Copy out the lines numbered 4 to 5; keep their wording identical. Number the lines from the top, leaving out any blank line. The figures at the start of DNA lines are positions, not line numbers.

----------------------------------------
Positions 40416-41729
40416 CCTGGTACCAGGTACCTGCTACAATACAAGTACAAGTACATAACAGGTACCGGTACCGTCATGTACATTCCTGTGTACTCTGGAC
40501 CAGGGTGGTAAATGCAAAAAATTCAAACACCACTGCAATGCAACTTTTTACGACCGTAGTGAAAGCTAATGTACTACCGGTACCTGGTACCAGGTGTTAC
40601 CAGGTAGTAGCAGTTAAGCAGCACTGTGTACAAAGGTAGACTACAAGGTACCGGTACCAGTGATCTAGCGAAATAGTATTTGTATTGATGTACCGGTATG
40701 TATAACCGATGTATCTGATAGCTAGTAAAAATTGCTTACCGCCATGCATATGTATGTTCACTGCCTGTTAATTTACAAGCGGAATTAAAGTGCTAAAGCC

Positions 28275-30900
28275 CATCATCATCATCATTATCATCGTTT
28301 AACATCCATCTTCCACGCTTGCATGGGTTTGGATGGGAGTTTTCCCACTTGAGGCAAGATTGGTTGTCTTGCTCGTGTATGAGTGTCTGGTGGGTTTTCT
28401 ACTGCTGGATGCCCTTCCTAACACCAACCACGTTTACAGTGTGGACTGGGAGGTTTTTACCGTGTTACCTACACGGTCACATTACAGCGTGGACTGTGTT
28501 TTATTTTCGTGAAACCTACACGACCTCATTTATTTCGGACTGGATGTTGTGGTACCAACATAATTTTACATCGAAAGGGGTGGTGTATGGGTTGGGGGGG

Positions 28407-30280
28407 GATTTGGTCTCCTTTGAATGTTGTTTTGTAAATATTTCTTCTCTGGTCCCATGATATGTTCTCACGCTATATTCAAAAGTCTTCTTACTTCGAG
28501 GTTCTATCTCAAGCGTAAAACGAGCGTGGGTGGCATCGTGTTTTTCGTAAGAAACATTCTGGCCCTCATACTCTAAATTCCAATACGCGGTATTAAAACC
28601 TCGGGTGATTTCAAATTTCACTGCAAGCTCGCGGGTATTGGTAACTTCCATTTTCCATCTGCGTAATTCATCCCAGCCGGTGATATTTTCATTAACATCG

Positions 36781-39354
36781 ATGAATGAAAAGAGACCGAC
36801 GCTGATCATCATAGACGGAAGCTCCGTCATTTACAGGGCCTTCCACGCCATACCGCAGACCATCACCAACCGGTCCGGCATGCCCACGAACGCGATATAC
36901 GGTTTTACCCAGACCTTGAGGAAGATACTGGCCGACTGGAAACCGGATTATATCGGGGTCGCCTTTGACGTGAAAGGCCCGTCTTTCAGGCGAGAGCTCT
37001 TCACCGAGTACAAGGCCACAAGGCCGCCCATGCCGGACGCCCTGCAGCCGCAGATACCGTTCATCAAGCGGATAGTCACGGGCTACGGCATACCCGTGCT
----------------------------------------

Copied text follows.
40601 CAGGTAGTAGCAGTTAAGCAGCACTGTGTACAAAGGTAGACTACAAGGTACCGGTACCAGTGATCTAGCGAAATAGTATTTGTATTGATGTACCGGTATG
40701 TATAACCGATGTATCTGATAGCTAGTAAAAATTGCTTACCGCCATGCATATGTATGTTCACTGCCTGTTAATTTACAAGCGGAATTAAAGTGCTAAAGCC